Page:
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Kharijism

kharijism

Kharijism

While most people know about the two major sects of Islam, Sunnism and Shiism, few non-Muslims know about the third major Islamic sect: Kharijism or Kharijites. Kharijism was the second Islamic sect to be given a name. When the question of succession after the Prophet Mohammed’s death came up, those who supported the Candidacy of Imam Ali (pbuh) based on his divine right to rule, were called the partisans of Imam Ali: Shia. The partisans of Imam Ali were forced to fight with other Muslims who did not believe in Imam Ali’s right to rule. In the course of the battle, a peace proposal was made by the anti-Ali (pbuh) forces. They proposed that instead of the ongoing civil war, each party would send an arbiter, and that both parties would commit to accepting whatever decision the two arbiters reached. The proposal turned out to be a trick; the envoy from the anti-Ali (pbuh) faction suggested to Imam Ali’s envoy that they should impeach both Imam Ali (pbuh) and his competitor, Muawya, and that they should let Muslims elect a third leader. Imam Ali’s envoy agreed and impeached Ali (pbuh), but Muawya’s envoy did not keep his word and refused to impeach his master.

Of course Imam Ali (pbuh) recognized that it was all a setup, and the war resumed. But the event caused Imam Ali’s camp to split. A group of his supporters, who had been fighting in his name believing that he was divinely chosen and therefore infallible (refer to Imamate), saw that he had made a mistake by accepting the enemy’s proposal. When Imam Ali (pbuh) told them that he was against the deal from the beginning and that it was his supporters who had urged him to accept it, they still argued that if he were really infallible he wouldn’t have listened to them! That group decided to leave Imam Ali’s army. Moreover, they concluded that no human being was infallible, that no human had a divine right to rule and that, therefore, no hereditary rule should be allowed in Islam.

According to them, a ruler does not have the power to unilaterally legislate, and he is under continuous scrutiny by the community as an executive officer. If Muslims think that a ruler is no longer fit to rule, or if they think that he has misused his powers, they must impeach him. Legislative power was in the hands of the people. Everyone had the right to interpret the Quran, and it was assumed that the people would follow those who would present the most convincing interpretation of the Quran ­ i.e., that they would follow their scholars. Thus, the “Khawarij,” whose name simply meant “the rebels,” at least theoretically, became the first democrats in Islam. One of their scholars even argued that if people were to abide by their interpretations of the Quran, there would be no need for a government whatsoever.

Yet, one should not rush judge the influence of Kharijism in Islamic history. Not only did Kharijites believe that it was the people’s right to rebel against an unjust ruler, they actually believed that it was the people’s duty as Muslims’ to do so. Whoever did not join their cause was therefore an abdicator.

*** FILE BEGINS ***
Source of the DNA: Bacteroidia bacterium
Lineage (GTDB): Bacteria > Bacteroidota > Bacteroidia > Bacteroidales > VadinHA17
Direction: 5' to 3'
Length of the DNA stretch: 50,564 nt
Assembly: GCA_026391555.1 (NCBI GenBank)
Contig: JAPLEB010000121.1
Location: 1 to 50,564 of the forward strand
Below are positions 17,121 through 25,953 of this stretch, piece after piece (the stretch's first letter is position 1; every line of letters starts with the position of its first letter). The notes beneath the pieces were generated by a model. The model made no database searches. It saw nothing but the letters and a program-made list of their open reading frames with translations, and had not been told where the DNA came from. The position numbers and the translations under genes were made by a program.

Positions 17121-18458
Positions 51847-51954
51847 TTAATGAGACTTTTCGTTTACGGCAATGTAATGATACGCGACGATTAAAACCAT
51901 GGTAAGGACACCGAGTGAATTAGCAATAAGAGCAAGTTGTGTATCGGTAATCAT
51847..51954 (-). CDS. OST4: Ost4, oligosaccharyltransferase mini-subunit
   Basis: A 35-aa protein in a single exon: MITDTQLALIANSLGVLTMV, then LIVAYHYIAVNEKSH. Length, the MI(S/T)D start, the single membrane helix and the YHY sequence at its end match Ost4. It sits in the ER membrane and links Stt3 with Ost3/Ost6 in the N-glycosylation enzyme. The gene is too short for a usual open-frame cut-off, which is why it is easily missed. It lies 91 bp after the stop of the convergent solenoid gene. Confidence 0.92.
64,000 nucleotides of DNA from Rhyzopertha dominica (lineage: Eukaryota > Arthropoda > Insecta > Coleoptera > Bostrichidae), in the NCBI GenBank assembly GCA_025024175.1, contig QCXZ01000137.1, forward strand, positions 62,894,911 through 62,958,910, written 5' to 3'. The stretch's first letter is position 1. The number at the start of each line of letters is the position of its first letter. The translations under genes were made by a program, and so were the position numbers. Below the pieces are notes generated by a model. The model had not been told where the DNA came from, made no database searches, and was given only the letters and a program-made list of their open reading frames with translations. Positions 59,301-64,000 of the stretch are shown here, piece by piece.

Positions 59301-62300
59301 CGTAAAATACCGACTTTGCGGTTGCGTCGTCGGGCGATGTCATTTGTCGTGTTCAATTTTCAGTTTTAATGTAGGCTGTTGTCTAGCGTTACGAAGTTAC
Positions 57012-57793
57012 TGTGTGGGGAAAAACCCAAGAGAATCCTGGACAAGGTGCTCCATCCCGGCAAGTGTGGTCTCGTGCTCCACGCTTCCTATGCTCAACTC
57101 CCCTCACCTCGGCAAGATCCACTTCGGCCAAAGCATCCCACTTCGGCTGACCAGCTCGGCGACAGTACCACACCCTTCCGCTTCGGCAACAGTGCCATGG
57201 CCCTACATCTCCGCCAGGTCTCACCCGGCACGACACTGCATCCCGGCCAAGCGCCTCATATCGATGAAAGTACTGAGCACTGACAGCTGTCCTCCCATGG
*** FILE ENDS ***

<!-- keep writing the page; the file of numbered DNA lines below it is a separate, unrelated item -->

While, in Islam, Christians, Jews, Zoroastrians and even infidels were tolerated, abdicators ­ i.e., those who became Muslim yet betrayed the faith ­ were not In practice, this meant that the Kharijites declared war, not only against a tyrant ruler, but against any entire society that failed to rebel against him.

Moreover, a bad ruler was simply a ruler that Kharijites thought was bad, the opinion of others notwithstanding.

This unforgiving radicalism drove the Kharijites into morally paradoxical situations. In the middle ages, the Azraqites, a faction of the Kharijites, used to

Massacre Muslim civilians, including women and children, yet refrain from cutting a palm tree owned by a non-Muslim. They would accept death with epical, almost superhuman courage, yet they would also kill with no restriction. And it was the Kharijites who killed Imam Ali (pbuh), dearly loved by both Shia and Sunni. Yet it was also the Kharijites who posed the greatest military threat to the Umayyad, Ali’s principal enemies and the ones who set up the trick that resulted in the Kharijites’ disappointment in him.

During most of the Sunni Umayyad rules, the Kharijites devoured one Umayyad army after the other. Their courage and their brutality were the subject of dozens of Arabic poems.

The expression “talks like a Kharijite” meant that the speaker was making the utmost powerful argument both in style and content, yet the expression also meant that the speech might have terrible consequences. The typical slogan of the Kharijites was: “Only God should rule” implying that no legitimacy should be derived from any source other than the Quran. Thus hereditary rule was considered illegitimate. A typical Shia/Sunni answer to that used to be the repetition of Imam Ali’s words to his first Kahrijite dissidents “this is a true argument whose purpose is false,” referring to the fact that his authority was based on the Quran as well. It is paradoxical that, while the Sunnis ruled, those who argued for the divine right, namely the Shia, could compromise, while the democrats, whose slogan was almost “all the power to the people,” turned out to be the most violent and least tolerant.

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